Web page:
4. Where are all these businesses going to come from? Just announced today a hotel and stores where the Factory Night Club is. All of this kind of reminds me of Kalakawa Ave. in Waikiki. They tore down small local businesses and built new complexes to replace them. One of these buildings is totally empty and has been for years. . How many Louis Vatant(sp) Stores can you put on one street. Currently we see clothing stores open and close on a regular basis. A novel idea would be to put a gas station in as part of the development. Not stand alone but with stores and apartments above it. Why just another big box with empty store fronts like everything else being built here. Even the Gateway Plaza at Santa Monica and La Brea has had a hard time keeping all it’s spaces occupied. Across from Gateway more new store fronts and across Formosa another development. Moving down the street Movie Town Plaza ‘s huge redevelopment. Then there is Santa Monica and Crescent Hghts. Walgreens & more stores. Where the Palms Bar and a gym another developement. Across the street from there still another developement. And if powers to be have their way a huge development above the current MTA Division 7 yard which is nessitated by the PDC building the RED building to close to the MTA property line. What were going to see in my opinion is many, many empty store fronts. Don’t forget the building International Male moved to on Halloway. They were the only tenant and ultimately it was torn down after stand only about 10 years

  5. The next Planning Comission meeting about this project is coming up on June 19th, 2014 — come and voice your feelings…. at the WeHo City Council chambers, below the new library.

  6. Monorail, your right, it belongs in Disneyland. Monorails have yet to be designed for rapid transit. Nice at Disneyland, nice in Los Vegas but never for mass transit. If anything is ever built here it will be the resurrection of light rail formally called street cars. If your unaware, why do you supposed there is a once wider medium on Santa Monica Bl. Also the medium on San Vicente Bl. and most everywhere else in Los Angeles where there is a medium in the middle of the street. Even the Expo Line is being built on an old streetcar right of way. People may hate it but look for less parking on Santa Monica Bl. and light rail down the middle of the street again hopefully clear to the beach.

  7. Can’t wait! The current “triangle” is an eyesore – a dated “dead zone.” I do hope there is added underground parking. Once this goes up, hopefully the other side of the street will become desirable real estate and the northeast corner of SMB and Doheny will get redeveloped. We can only pray. That building on the corner has been vacant for about 15 years now.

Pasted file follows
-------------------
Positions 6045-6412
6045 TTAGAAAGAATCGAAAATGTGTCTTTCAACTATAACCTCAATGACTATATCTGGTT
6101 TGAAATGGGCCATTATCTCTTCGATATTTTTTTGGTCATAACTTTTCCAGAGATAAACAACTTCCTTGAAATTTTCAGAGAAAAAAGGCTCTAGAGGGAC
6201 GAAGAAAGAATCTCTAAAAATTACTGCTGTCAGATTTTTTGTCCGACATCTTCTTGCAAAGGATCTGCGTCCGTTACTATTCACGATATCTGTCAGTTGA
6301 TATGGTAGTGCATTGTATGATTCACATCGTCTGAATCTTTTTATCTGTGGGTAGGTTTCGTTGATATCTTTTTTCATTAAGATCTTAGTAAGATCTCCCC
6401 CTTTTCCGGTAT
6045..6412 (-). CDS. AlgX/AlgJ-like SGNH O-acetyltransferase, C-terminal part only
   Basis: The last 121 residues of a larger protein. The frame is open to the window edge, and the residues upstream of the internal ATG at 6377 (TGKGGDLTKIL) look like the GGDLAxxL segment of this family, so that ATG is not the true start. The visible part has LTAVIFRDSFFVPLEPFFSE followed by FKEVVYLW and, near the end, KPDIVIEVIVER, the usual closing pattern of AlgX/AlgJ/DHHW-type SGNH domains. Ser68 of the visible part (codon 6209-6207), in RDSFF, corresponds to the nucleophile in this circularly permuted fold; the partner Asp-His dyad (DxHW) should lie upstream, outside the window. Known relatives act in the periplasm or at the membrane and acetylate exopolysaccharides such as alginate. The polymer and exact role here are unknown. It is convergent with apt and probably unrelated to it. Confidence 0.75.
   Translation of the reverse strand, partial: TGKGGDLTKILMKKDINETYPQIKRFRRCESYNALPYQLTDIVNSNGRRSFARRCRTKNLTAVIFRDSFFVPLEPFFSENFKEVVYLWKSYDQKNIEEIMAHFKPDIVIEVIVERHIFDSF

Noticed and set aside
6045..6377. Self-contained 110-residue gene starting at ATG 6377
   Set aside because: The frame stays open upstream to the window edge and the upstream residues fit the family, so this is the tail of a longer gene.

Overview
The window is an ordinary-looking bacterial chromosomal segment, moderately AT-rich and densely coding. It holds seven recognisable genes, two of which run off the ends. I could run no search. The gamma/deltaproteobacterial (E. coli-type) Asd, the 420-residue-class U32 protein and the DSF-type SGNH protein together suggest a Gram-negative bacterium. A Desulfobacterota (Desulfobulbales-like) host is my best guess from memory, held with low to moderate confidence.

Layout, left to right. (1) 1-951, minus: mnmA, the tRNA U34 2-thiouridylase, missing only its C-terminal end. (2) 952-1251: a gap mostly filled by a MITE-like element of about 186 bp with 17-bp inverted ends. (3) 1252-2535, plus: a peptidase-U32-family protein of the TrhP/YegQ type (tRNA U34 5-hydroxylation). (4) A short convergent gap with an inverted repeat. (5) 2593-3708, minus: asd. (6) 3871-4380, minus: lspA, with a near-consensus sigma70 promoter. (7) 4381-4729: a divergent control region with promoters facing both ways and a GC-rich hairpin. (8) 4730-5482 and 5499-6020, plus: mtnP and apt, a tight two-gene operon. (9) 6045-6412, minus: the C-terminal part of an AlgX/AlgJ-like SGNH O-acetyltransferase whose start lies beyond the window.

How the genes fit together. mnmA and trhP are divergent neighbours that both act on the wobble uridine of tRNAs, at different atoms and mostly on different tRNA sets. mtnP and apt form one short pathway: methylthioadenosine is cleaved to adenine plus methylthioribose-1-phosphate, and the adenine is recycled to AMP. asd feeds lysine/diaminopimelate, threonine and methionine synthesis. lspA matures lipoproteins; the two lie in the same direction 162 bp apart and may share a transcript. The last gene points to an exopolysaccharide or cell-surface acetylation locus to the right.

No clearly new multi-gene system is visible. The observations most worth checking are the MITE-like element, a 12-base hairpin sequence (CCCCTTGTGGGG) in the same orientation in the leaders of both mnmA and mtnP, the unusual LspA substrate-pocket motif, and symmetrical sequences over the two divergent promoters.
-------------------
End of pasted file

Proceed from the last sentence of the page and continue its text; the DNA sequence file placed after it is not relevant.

8. Melrose Ave essentially deadends at Doheny Dr and does not connect well to Santa Monica Blvd. A tunnel should be built under the intersection so it can merge into SMB on the west side of Doheny, where the unused former streetcar right of way is. That would let cars use Melrose as an alternative to SMB and circulate traffic better. If that doesn’t get done, all the traffic from this development is going to jam the intersection of SMB and Almont Dr.

  9. That stretch of SMB is absolutely hideous right now and there is virtually no commercial activity. I’m all for something that will revitalize that end of the boulevard. But something HAS to be done about traffic there. It’s already a nightmare. And it would be a HUGE boon to that part of town if they put underground municipal parking.

  10. Weho needs parking and transportation.
    It is jammed most of the time. The most congested
    Area west of the Mississippi. Congrats on the progress.

  11. Great looking building. This will be a big improvement from the decrepit structure that currently sits on this parcel. This part of town desperately needs new multifamily housing. I wish the residential section was larger.

  12. It will be sad to see the current Melrose Triangle structure go. It’s an architectural gem welcoming people to West Hollywood! It should be treated as an historic landmark.

  13. If Lower Manhattan can keep the Hudson River out below ground, I’m certain that the West Hollywood water table won’t be an insurmountable issue here.

  14. All I can say is this is a perfect opportunity for City Council to get their acts together and incorporate a super parking structure underground to accommodate the parking nightmares plaguing all of West Hollywood. Will they? Of course not. They’ll throw up more meters and parking restrictions so they can pad their city wallets. And I agree with Jeff York and El Futuro. Ugly design that we see everywhere now. How about adding some classic 1930s/40s LA character to the buildings. Thats how you create a village look. Not glass and neon. This looks like a mini Pacific Design Center.

  15. I wonder how all the renters in these 3,4 and 5 story buildings are going to feel when the new monorail is built outside their window. Clearly with the high water table and the difficulty it adds creating new parking we cant possible think a subway will go through. Anyone down for Disney style transportation through the land of OZ ?

  16. As a former resident of West Hollywood, I can tell you it is nothing like the quaint village I remember. I was there from WH’s inception until 1998. Now it is more like a cross between Beverly Hills and The Grove without any traffic control.

  17. @BC: Huh? You mean the quaint village building that currently occupies the site? Yes, that will be greatly missed.

  18. It’s surely a cool building, but reminds me more of downtown Hollywood than our quaint little Weho village. Makes me sad.